The first case of coronavirus in the Republic of Ireland has been confirmed. The very first thing to do here is to follow the HSE guidelines for containment which includes frequent handwashing and self isolation if you or one of your family members has a fever or presents with flu-like symptoms.
Who is at risk of coronavirus?
Like any flu virus, the elderly and young are most at risk of coronavirus, although in many cases so far, the young patients have recovered well. Those with compromised respiratory systems such as people living with COPD, lung disease or even asthma are also high risk.
Other groups at risk might include health care workers, people who travel a lot for work or those who work in environments where transmission rates might be high, such as childcare facilities or nursing homes.
It is likely that further mass gatherings may be cancelled in the near future, and possibly international travel bans. But already we should be considering whether travel or group gatherings are necessary and reduce the risk of further spread within Ireland.
Boost your immune system
While we wait for a treatment or a vaccine for coronavirus, there may be steps you can take to help support your own health and immune system. These tips are similar to any winter health advice for the avoidance of flu. We would urge caution to be wary of claims of mega dosing of supplements. A good balanced diet with plenty of fruits, vegetables and protein should be maintained.
Zinc is necessary for the production of white blood cells, our immune army. It is one of the critical nutrients for winter health and defence against flues and viruses. Zinc is found in red meat (which should be limited due to other health reasons), nuts, seeds and chickpeas. When we carry out blood tests in clinic, approximately 60% of our patients are deficient in zinc. Often people are already taking a multivitamin and mineral and their levels of zinc are still low. It can be difficult to absorb or sometimes the bioavailability of zinc in supplement complexes is low. We recommend taking sublingual zinc to rectify a deficiency. In our experience, this is much more effective at raising serum zinc and even at doses less than the recommended daily allowance. There is no need for excessive supplementation.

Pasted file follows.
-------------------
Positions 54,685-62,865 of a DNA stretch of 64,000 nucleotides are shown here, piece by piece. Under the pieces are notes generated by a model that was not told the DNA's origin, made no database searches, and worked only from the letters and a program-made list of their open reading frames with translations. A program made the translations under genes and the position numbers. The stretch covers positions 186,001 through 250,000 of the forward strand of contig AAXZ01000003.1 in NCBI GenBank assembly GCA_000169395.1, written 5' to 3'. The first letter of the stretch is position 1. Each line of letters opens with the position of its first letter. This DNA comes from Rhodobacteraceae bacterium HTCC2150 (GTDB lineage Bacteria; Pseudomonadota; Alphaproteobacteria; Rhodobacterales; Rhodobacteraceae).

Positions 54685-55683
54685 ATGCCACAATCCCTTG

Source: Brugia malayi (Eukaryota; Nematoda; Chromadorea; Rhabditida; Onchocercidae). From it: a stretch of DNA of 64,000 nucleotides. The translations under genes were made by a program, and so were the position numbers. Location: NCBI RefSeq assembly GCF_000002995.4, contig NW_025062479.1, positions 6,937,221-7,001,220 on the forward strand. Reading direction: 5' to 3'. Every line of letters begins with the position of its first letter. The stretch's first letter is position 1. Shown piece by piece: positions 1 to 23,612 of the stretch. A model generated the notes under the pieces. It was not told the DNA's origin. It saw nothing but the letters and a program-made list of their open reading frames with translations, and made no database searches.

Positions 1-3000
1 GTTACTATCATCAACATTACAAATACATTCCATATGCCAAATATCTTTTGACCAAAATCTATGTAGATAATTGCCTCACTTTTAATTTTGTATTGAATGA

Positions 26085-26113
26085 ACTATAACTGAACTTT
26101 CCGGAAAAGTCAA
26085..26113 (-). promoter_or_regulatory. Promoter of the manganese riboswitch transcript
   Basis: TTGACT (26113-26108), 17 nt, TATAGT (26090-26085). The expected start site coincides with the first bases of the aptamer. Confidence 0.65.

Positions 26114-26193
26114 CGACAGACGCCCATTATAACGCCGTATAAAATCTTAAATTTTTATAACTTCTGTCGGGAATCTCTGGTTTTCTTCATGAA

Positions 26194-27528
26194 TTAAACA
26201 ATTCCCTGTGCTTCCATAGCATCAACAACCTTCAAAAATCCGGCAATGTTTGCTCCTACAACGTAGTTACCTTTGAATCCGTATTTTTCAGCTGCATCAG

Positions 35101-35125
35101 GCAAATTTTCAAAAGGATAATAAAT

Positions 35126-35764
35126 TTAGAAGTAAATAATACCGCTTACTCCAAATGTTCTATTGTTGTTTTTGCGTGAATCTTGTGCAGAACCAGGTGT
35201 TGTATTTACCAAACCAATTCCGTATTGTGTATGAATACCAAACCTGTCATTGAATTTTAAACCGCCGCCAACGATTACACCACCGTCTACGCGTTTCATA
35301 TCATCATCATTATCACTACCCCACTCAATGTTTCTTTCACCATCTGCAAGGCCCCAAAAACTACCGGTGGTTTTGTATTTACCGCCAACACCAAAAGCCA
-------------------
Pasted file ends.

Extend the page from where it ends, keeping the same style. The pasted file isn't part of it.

This is the common go-to for winter support. Vitamin C is an important antioxidant and studies have shown that it may lessen the severity and duration of winter colds. Maintaining a good diet during the winter of fruits and vegetables tends to be more difficult. We snack less perhaps on fruit, there are less fresh berries available and we eat less salads. Our intake of vitamin C can be significantly lower during the winter months. Therefore taking a supplement may be recommended. Again, there is no need for mage doses. The most common dose is 500mg to 1000mg. Try to split the doses e.g. 500mg twice per day is better than 1000mg once per day. There is a maximum level of absorption in any one sitting. Otherwise you may end up just urinating the excess amount away.
Vitamin D is essential for our immune function. In Ireland we know vitamin D levels are typically low during the winter. We make vitamin D from the sun, and sometimes we don’t even get much of that during the summer. Over supplementing with vitamin D is not beneficial. It is fat soluble and will build up in our system and can increase to toxic levels. Most people in Ireland will benefit from 1000IU of vitamin D per day during months between October and March. In clinic, we carry out blood tests to determine the level which can then help with a tailored supplementation level. Some people will need to take 2000IU to 4000IU to rectify a deficiency but this should only be after testing.
In clinic, we recommend medicinal mushrooms regularly to support immune function. There is good evidence to show their anti-viral properties and how they can support levels of particular anti-viral immune cells and natural killer cells. We have used mushroom protocols to much success to modulate the immune system, as shown in before and after immune tests. We use a variety of mushrooms, including reishi and others, but there are other effects such as changes in hormones and impact on other medications or health conditions. Using medicinal mushroom supplements should be discussed with your Nutritional Therapist to check for contraindications and to determine a protocol that is most suitable for you. However, we can all include mushrooms in our diet regularly to gain some of their benefit. Try our Asian risotto with shiitake mushrooms – a delicious and healthy meal option.
If you would like help with supporting your immune system, call us on 01 4020777 or book online now.